It should be noted that the Falcons selected Foyesade Oluokun in this April's draft. If you've never heard of him, that's OK. I studied him for you! Oluokun was a four-year starter for Yale in the Ivy League, racking up over 270 tackles as a freak show athlete at that level of competition. The rookie saw extensive snaps with the Falcons in the preseason and earned his way onto the team. The way he was used makes me believe he could be in line to compete with Riley for reps in their base defense down the road. Remember his name.

Transitioning to the Atlanta secondary, it's another group with legitimate talent. Desmond Trufant and Robert Alford are tough, instinctive corners with great ball skills. They provide Quinn with one of the best young cornerback tandems in the NFL. I said before the playoff game last year that they were the best duo the Eagles had faced all of last season, and I meant it.

Trufant missed time this summer but it doesn't sound like the injury was anything drastic. Alford, who has played a bit inside throughout his career as well, is capable of being a shutdown guy in his own right despite his size. Those two will be a test for the knicked-up Eagles receiving corps.

In the slot, cornerback Brian Poole was undrafted out of the University of Florida because he checked in at under 5-10 and ran 4.55 in the 40-yard dash at his Pro Day. On film, however, I saw an instinctive player with great versatility (he played inside, outside, and at safety with the Gators), route awareness, and a bit of a competitive streak that showed up as a tackler (he forced two fumbles on big hits as a junior in 2014). I figured Poole would go undrafted but thought he'd stick in the league. He's turned into a much better player than that and is one of the better nickel guys in the NFL.

The Falcons added to that depth by selecting Colorado cornerback Isaiah Oliver in the second round of April's draft. I liked Oliver, not necessarily as a first-round pick like others did, but there were intriguing traits. He's showed both the good and the bad this summer in the preseason.

Oliver checked in at the Combine at over 6-feet tall with 33.5-inch long arms (for context, I've got exactly seven corners with longer arms drafted in the last decade based off of numbers available to me in the media). He's got solid speed for his size and that allows him to stay in-phase with receivers down the field. I really liked his ball skills and ability to finish at the catch point. I thought he was a little bit stiff, which is expected for a bigger corner, and I thought he was a bit undisciplined in press coverage. That last point he can certainly fix, and I'm sure it's something Atlanta coaches are working on with him. He's a name to watch for the future.

The cornerback depth chart in Atlanta is littered with other notable names. Blidi Wreh-Wilson is a former third-round pick out of UConn a few years back, and he's built just like these long corners they developed out in Seattle. Justin Bethel is a veteran and three-time Pro Bowl selection for his special teams prowess with the Arizona Cardinals. Veteran Leon McFadden has been on seven teams in eight seasons but has seen plenty of playing time as a former third-round pick.

Staying with the theme of young defensive backs, second-year man Damontae Kazee has really flashed this summer. He was extremely small at 5-10, 184 pounds, but he racked up an astounding 240 tackles as a three-year starter at San Diego State and hauled in 15 interceptions in his final two seasons as a starter with 29 career pass breakups. That is silly production. Kazee went to the combine and only ran 4.54 which, at that size, wouldn't get it done on the outside. I shoehorned him as a nickel corner when he was coming out, but the Falcons thought otherwise and moved him farther off the ball as a safety. So far, the results have looked good.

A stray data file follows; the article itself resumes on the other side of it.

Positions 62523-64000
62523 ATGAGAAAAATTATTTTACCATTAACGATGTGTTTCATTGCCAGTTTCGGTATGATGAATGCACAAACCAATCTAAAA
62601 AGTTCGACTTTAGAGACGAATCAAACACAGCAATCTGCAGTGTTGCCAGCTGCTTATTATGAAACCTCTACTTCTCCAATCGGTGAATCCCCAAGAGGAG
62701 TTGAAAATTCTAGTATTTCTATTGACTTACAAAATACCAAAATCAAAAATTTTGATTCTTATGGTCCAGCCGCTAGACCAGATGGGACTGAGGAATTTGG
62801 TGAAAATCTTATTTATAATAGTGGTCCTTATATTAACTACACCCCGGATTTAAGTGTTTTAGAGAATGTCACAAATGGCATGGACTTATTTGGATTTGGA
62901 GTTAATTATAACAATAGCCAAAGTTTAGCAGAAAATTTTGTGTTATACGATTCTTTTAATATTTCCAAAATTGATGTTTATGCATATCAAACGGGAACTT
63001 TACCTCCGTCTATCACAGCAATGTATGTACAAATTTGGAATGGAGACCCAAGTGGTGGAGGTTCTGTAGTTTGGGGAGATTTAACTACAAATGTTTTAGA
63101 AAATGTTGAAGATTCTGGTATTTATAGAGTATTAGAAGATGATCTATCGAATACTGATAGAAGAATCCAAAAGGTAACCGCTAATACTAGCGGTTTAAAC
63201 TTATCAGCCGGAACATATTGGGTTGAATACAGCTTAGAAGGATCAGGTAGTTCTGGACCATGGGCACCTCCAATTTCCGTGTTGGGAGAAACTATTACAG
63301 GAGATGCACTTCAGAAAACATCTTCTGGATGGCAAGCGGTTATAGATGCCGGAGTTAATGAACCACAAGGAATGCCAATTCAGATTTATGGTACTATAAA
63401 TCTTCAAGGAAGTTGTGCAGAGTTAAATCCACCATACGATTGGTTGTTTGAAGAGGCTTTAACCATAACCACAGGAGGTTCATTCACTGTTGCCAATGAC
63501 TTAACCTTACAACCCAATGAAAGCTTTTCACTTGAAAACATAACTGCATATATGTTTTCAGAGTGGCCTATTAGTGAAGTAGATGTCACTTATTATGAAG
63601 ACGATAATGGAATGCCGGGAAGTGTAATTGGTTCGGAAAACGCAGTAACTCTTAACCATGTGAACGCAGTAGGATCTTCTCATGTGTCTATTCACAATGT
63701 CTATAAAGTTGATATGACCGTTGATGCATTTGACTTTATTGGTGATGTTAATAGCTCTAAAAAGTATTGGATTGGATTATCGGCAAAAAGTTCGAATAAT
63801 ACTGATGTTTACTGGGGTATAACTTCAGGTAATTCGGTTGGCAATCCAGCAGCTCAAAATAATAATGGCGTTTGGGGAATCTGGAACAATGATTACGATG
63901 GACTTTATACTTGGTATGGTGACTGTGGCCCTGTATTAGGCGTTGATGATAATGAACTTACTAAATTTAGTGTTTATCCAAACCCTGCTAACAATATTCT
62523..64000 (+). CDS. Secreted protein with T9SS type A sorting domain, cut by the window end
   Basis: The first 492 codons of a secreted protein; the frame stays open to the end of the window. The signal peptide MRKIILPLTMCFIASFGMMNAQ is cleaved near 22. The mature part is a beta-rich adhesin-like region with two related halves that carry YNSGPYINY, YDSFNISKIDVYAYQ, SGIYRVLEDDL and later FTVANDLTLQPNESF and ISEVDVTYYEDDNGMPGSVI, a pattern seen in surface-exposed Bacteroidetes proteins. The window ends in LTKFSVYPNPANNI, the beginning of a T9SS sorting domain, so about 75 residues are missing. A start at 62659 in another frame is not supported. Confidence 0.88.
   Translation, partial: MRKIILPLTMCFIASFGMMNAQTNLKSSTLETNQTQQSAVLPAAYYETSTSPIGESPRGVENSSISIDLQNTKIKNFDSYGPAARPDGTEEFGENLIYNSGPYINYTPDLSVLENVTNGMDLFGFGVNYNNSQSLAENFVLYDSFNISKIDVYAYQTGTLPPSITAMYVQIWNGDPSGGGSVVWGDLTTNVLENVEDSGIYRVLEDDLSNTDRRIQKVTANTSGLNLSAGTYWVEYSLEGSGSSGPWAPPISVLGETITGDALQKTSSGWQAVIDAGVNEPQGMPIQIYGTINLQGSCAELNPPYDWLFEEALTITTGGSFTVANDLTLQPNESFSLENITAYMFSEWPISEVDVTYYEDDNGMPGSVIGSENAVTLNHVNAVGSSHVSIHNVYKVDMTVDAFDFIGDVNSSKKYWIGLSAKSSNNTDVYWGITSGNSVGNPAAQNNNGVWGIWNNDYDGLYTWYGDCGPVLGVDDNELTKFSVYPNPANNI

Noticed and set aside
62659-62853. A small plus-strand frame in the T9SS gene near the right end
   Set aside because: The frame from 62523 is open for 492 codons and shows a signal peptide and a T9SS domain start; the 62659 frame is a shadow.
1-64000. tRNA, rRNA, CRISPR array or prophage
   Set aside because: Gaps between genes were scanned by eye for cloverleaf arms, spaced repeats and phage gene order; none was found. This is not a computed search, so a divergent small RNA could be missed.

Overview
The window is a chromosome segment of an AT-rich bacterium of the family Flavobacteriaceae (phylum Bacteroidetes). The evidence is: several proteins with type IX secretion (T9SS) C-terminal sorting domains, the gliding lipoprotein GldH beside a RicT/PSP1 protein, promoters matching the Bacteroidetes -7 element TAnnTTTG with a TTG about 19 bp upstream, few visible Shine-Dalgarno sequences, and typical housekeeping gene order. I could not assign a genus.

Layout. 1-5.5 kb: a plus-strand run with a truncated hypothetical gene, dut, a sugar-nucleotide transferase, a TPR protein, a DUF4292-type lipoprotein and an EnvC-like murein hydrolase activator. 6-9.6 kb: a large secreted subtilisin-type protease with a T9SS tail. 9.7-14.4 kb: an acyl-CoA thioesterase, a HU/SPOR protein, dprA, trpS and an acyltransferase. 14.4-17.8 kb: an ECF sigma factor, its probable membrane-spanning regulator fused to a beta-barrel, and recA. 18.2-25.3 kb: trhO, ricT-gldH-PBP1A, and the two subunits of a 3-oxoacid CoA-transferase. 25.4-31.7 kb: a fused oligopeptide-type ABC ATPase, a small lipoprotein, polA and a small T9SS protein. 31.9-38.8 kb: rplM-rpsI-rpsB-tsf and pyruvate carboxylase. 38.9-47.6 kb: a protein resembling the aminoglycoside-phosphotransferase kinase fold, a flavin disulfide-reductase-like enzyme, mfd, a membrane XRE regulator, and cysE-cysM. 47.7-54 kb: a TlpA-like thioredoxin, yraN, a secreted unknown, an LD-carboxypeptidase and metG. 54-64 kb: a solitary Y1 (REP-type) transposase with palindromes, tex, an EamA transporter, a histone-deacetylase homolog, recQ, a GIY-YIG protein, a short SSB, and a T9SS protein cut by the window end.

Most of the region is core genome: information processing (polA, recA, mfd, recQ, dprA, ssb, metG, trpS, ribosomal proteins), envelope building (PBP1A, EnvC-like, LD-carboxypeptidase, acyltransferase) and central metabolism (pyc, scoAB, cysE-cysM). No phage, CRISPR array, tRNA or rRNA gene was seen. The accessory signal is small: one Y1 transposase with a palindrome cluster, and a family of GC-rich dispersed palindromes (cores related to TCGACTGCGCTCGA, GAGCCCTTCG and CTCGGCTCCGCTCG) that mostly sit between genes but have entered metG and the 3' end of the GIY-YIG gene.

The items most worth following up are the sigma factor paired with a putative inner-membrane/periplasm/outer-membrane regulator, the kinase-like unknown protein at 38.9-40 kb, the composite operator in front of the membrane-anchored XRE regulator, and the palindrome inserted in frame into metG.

Kazee's competitive toughness flashes in every game he played this summer when he got reps with the first-team unit thanks to a Ricardo Allen injury. Kazee looks instinctive in the post, feisty in the alley, and he's got the ball skills to finish for big plays on the back end. It should be noted that the Falcons finished 27th in takeaways a year ago and 29th in interceptions during the regular season. I wonder if Kazee could get moved into the starting lineup soon enough with his propensity for the big play, and I do wonder if the selection of Oliver (who netted three picks in one year as a starter last fall) had something to do with that stat as well.

I want to wrap things up with Keanu Neal, one of my favorite safeties in the entire NFL. He's extremely physical and instinctive in the run game, acting as an extra linebacker in their nickel package. He fits right in there next to Jones and Campbell in the box. He is the tight end matchup guy, meaning he will go man-to-man with Zach Ertz and Dallas Goedert on Thursday night. Eagles fans may remember Neal as the guy who dropped a key interception just before halftime in January's playoff game, but let me assure you that he is one of the best at what he does in the league.

All in all, this is an aggressive Falcons defense with talent at all three levels of the field. The Eagles have to be ready for a fist fight on Thursday night. I expect Doug Pederson and his coaching staff to put together an excellent game plan that utilizes the Eagles' speed on offense with some misdirection and backfield-action to mess with defender's keys to open up running lanes for ball carriers. In the passing game, attacking Cover 3 zone will be big for quarterback Nick Foles, but receivers have to find ways to win one-on-one against man coverage because Atlanta plays a bit more man than you'd think. This is going to be a great game at Lincoln Financial Field to open the NFL season.

Fran Duffy is the producer of the Emmy-nominated "Eagles Game Plan" show which can be seen on Saturdays during the season. Be sure to alsocheck out the "Eagle Eye In The Sky" podcaston the Philadelphia Eagles podcast channel on Apple Podcasts.

Prior to joining the Eagles in 2011, Duffy was the head video coordinator for the Temple University football team under former head coach Al Golden. In that role, he spent thousands of hours shooting, logging, and assisting with the breakdown of the All-22 film from the team's games, practices, and opponents.